A Professional Journey in Cultivating Stewardship of Land and Water Using the 21st Century Community Learning Center Model
This post is written by Ayana Melvan, Senior Director of Strategic Partnerships, Mission Programs at Mystic Aquarium
The NOAA Office of Education and NAAEE partnered to increase environmental and science literacy among NOAA’s partners and external networks. In this five-year partnership supported by the U.S. Department of Education, NOAA and NAAEE worked together to provide enriching after-school watershed-related STEM (science, technology, engineering, and mathematics) projects through NOAA-21st Century Community Learning Centers Watershed STEM Education Partnership grants. These grants supported programming for a total of 100 local 21st Century Community Learning Centers (21st CCLC) sites and their students. The 30 selected projects served 18 states, ranging from Alaska to Florida.
The 21st Century Community Learning Centers (21st CCLC) Act was introduced in 1994 to offer activities and provide services to youth and adults in communities throughout the United States during out-of-school time to increase social and emotional learning and promote positive youth development. The 21st CCLC model provides federal funding to schools and community-based organizations to provide high-quality afterschool and summer programming for our nation’s most vulnerable youth.
Over a decade ago, I was introduced to a 21st CCLC school-based program in Norwich, Connecticut, where I served as a site coordinator. The program provided daily, free afterschool and summer programming for elementary-aged students, and a safe and nurturing space for the students to learn, grow, and connect with other kids and caring adults. We provided structure, sustenance in the form of a daily snack, homework help, and daily academic enrichment. As the site coordinator, I was tasked with training staff to implement high-quality educational enrichment programs. This was challenging because the traditional afterschool and summer camp model was more about recreation, such as basketball, than academic enrichment. Then we connected with Mystic Aquarium. They offered content and a fun, hands-on curriculum aligned perfectly with the 21st CCLC model, including social and emotional learning, youth development, and academic enrichment.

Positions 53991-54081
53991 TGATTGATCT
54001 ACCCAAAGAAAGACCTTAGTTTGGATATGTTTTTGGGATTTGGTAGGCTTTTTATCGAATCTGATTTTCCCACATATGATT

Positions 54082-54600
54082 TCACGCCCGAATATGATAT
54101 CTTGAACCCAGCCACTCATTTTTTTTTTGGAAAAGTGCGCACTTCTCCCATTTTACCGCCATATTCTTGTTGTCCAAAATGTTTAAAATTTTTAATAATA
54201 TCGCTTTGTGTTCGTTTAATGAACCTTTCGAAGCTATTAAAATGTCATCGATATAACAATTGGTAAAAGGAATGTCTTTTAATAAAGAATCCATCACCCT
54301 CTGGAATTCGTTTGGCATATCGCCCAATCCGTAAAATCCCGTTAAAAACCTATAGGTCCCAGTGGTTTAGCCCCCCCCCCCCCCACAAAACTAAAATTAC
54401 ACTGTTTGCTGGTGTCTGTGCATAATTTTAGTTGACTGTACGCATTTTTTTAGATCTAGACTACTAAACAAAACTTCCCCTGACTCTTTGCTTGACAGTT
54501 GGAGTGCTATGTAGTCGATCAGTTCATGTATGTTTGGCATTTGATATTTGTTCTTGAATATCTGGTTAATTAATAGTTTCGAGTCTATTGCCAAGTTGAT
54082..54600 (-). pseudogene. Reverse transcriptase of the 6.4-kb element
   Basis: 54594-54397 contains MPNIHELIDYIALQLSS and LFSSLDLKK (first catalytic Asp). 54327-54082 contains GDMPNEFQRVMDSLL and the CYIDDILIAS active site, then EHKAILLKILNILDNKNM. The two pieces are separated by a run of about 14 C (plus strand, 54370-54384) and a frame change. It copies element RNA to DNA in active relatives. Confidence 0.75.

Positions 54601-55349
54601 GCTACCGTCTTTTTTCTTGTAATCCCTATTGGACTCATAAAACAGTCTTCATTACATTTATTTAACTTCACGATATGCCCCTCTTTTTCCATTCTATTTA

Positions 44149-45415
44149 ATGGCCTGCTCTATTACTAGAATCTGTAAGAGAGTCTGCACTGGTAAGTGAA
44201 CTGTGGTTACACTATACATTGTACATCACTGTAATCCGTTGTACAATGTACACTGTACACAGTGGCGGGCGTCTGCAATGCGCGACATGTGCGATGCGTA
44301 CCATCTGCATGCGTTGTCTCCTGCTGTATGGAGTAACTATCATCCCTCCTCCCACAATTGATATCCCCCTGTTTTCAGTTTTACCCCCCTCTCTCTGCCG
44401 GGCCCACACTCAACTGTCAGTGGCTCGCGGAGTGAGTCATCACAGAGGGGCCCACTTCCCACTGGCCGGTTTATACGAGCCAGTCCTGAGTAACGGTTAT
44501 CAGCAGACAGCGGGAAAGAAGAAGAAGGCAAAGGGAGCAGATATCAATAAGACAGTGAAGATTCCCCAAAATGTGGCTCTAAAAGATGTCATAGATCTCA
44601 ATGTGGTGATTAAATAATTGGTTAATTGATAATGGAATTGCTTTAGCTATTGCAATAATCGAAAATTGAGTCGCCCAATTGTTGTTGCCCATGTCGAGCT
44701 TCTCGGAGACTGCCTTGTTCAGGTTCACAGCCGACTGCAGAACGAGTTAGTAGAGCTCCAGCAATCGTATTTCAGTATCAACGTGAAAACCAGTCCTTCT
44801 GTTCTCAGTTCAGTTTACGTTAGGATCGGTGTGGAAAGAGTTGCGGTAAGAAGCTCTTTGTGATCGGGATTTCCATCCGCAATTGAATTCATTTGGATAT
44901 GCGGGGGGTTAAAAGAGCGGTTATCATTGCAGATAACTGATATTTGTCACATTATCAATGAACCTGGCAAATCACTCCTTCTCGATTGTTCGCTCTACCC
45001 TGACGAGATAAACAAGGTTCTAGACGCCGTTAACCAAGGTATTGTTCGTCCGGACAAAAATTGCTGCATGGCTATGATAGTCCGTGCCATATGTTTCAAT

My 21st CCLC professional journey continued in Cranston, Rhode Island, where I served as a program director for multiple sites. And our partnership with Mystic Aquarium and their environmental education initiatives also continued. Our collaborative work expanded to include a greater emphasis on community engagement and environmental stewardship. Kids were excited to learn about and then protect their local aquatic resources. They recognized that they could have a voice in something as essential as the health of their drinking water.
Ever since I was a little girl, I dreamed of becoming a marine biologist. Mystic Aquarium’s programs brought me back to that passion and desire to protect marine life and be a steward of land and water. I saw more and more youth that look like me, a black woman, get excited as they gained access to opportunities from the Aquarium’s programming. Now, I work for Mystic Aquarium and am pursuing deeply impactful and rewarding work with vulnerable communities to help foster environmental stewardship. The NOAA/NAAEE project, in partnership with the 21st CCLC site in Cranston, helps us do just that. By providing the necessary tools, youth can adopt their watershed, learn about salt ponds, and see all the Aquarium offers, including a diversity of possible careers. Through the project, youth are becoming empowered to care for our lands and waters to be around for future generations. I may not be a marine biologist, but I am fulfilling my lifelong dream of helping to conserve and protect our oceans and waterways.